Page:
Okay. Well maybe I’m being a little bit dramatic.

I about 98% sure that, given the right situation, I could very, very easily turn into one of those Doomsday Preppers that you see on TV.

Before I had a baby, the extent of my storm preperation was to grab a bag of Chex Mix and throw $15 worth of gas in my car. It was no muss, no fuss, because really, I’m cool with peeing in the woods and water was for sissy’s anyways.

Now, not so much. I still find storms exciting, and I LOVE a good rainstorm. Hurricanes kind of up the ante, however.

I’ve been kind of sort of following the progress of Hurricane Sandy that’s supposed to hit our area Monday(ish), and she doesn’t seem to be slowing down. Mike actually asked me to go get supplies today while he took Shannon for some Daddy/Daughter time. I kicked into overdrive mode, since he NEVER worries about this kind of stuff.

He said that he was checking in on her progress this morning, and she’s (idk why she’s a she…) set to hit New York/New Jersey, then up UP towards Canada. Before she gets to Canada, she’s gonna hook a left and pass right over the top of us. Bad hurricane! Bad! Bad!

I don’t know what any of this means.. but it doesn’t look good…

So off  Dixie and I trundled to Hannafords to stock up on water, snacks/food, batteries, TP, and diapers. The lady infront of me at the checkout line took things a bit more seriously, and I choked a little bit when her bill hit over $400. From Hannafords we ran home and I filled up a bunch of plastic totes with water, unearthed the beasts’ crates, packed a few extra blankets/candles/lighter/cans of beefaroni/Shannon’s snacks in the truck (LOVE my floor storage. Score one for Dodge!), and made sure the cats had plenty of fresh water and food in case we get stuck somewhere. Dixie has her collar with ID tag, and will be going with us if we have to leave the house for anything.

Willow will be tucked in nice and tight in her stall, and I’m not worried too much about her weathering the storm. I wish I could go snuggle with her the entire time, but I don’t think that that would be the safest thing ever.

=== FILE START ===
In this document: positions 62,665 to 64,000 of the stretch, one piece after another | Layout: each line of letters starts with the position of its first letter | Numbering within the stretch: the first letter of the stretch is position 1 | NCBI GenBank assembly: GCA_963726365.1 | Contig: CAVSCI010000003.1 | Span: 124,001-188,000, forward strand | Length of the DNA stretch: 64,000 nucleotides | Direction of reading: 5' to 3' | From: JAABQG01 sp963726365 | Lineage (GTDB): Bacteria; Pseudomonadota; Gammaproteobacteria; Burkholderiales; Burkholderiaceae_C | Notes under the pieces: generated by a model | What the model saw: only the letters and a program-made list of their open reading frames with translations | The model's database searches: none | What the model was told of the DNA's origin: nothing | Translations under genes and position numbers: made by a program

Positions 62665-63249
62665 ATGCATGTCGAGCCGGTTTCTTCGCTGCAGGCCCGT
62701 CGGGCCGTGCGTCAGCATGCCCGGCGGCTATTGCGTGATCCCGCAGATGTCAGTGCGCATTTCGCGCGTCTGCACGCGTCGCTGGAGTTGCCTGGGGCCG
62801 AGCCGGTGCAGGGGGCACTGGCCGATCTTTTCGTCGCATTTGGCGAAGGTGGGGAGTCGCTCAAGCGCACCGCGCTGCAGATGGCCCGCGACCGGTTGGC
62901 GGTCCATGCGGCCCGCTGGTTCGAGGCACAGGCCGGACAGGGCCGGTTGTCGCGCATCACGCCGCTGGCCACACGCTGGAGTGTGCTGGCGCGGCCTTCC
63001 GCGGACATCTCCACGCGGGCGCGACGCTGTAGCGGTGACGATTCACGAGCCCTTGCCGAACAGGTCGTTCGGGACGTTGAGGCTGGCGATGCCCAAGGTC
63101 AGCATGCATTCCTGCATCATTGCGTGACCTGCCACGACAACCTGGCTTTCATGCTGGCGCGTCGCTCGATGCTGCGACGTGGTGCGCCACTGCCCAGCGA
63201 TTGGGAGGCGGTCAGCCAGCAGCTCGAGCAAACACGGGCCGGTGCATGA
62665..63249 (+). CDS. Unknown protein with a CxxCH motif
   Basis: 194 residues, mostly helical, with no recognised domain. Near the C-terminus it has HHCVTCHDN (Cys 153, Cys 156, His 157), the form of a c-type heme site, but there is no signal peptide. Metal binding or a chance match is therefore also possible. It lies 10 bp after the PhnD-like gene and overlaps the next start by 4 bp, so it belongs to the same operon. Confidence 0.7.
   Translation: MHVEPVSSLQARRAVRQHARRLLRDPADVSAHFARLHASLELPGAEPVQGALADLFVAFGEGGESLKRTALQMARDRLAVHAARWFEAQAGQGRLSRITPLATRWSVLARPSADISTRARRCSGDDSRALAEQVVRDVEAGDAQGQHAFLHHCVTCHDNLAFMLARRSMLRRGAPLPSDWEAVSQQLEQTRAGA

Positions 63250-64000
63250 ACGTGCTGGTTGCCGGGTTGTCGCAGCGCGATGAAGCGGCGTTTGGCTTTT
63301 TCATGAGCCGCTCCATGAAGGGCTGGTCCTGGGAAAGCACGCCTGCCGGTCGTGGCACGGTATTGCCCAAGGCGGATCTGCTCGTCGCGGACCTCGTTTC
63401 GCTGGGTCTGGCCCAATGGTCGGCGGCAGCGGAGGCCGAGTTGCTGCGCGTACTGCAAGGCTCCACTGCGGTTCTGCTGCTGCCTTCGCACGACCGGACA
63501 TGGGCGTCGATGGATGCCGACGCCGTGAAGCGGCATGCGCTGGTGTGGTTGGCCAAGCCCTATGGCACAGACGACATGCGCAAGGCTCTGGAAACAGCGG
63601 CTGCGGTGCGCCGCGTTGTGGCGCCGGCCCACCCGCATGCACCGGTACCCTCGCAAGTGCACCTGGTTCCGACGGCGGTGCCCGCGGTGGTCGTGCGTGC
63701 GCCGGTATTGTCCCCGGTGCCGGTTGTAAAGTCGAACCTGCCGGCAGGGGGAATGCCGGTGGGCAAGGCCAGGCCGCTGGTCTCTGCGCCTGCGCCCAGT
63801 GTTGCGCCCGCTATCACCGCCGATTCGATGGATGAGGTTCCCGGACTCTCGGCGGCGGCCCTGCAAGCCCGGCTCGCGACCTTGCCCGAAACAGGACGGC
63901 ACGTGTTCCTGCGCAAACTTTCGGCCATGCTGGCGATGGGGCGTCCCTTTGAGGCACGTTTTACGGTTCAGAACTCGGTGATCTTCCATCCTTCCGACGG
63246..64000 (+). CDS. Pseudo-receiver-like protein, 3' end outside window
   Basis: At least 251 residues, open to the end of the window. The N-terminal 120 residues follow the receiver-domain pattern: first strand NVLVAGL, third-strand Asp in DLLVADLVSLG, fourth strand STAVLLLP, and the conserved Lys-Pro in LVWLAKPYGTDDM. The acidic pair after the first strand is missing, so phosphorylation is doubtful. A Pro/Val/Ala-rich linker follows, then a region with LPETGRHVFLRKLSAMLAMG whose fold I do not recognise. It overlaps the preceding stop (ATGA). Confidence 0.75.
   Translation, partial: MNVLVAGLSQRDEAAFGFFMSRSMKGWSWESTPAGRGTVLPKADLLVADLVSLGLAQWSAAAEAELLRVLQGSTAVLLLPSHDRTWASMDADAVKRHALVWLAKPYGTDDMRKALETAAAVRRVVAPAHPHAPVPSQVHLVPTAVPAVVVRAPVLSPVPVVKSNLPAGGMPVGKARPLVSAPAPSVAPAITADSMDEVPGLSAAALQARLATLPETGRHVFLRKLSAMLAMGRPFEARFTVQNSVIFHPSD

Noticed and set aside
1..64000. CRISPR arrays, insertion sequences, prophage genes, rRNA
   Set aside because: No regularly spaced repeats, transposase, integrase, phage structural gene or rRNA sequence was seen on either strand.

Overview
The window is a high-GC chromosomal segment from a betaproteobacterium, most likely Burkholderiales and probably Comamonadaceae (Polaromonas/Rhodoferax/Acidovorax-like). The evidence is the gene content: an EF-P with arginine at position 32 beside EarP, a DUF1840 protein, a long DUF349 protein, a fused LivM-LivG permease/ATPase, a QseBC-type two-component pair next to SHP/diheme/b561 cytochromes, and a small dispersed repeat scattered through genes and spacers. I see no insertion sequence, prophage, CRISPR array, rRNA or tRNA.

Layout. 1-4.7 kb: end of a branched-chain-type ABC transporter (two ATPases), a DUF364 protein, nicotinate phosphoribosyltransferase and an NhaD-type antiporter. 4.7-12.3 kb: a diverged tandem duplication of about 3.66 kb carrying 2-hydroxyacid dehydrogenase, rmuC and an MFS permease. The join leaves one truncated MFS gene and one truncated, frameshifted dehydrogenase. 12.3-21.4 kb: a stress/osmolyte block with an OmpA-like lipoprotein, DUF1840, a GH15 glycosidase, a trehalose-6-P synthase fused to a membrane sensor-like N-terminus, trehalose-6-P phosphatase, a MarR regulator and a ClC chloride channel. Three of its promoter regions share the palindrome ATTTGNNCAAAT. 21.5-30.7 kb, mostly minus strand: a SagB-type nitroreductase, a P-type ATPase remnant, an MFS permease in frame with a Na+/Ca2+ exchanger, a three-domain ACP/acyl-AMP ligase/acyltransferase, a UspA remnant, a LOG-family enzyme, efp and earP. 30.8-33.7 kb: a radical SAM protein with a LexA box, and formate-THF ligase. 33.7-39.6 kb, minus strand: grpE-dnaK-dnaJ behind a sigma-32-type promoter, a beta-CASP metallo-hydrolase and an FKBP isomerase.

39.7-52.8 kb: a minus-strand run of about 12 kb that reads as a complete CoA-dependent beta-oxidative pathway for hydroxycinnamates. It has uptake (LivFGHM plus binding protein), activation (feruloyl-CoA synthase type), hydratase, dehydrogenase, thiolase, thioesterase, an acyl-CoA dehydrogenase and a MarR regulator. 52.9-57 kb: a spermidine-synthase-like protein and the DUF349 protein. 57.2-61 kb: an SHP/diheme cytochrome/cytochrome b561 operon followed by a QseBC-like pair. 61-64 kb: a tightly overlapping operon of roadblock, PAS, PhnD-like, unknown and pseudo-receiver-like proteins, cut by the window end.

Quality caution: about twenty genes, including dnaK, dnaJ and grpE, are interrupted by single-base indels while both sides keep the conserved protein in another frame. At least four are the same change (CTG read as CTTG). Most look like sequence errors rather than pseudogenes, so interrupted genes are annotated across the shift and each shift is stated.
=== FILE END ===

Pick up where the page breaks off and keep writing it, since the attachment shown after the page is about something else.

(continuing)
For those of you who have horses… just a few things to make sure that your bases are covered.

  • Make sure you have ID attached to your horses in some way. I like the small round bridle tags from Dover. You can weave them into manes, or attach to halters. Provide at LEAST your name and phone number with area code. All lead ropes should have chains attached, even if you don’t normally use them, and should be readily avaliable.
  • Coggins and health records should be stowed away in your truck, along with a picture of each horse. Ideally you should hitch your truck to your trailer the night before, and have it ready to go with hay and extra water. Keep your gas tank full, and check tire pressure. It’s always a good idea to throw a few extra halters/lead ropes/coolers in there too. Make sure you can get all your horses to load. The middle of an emergency isn’t the time to be fighting with a crappy loader.
  • Have an evacuation plan that everybody who may be involved is aware of and comfortable with.
  • Fill ALL water tanks on the farm to the brim. You don’t want to be without water should the power go out. Make sure you have enough grain and hay for the minimum of a week.
  • Three words. First. Aid. Kit.
  • Finally, secure all loose objects. Knock jumps over if you have an outdoor, stack plastic chairs inside. If your horses stay outside, do a walk about of their area and take note of all trees, and double check fencelines.

Pilly is ready! Are you?!

I’m off to go dispense some carrots to my beautiful beast, do a few dances to the weather Gods, then enjoy the few hours of peace and quiet that I have left while my adorable munchkin is off bonding with her Dad. 🙂

Good luck, y’all!!


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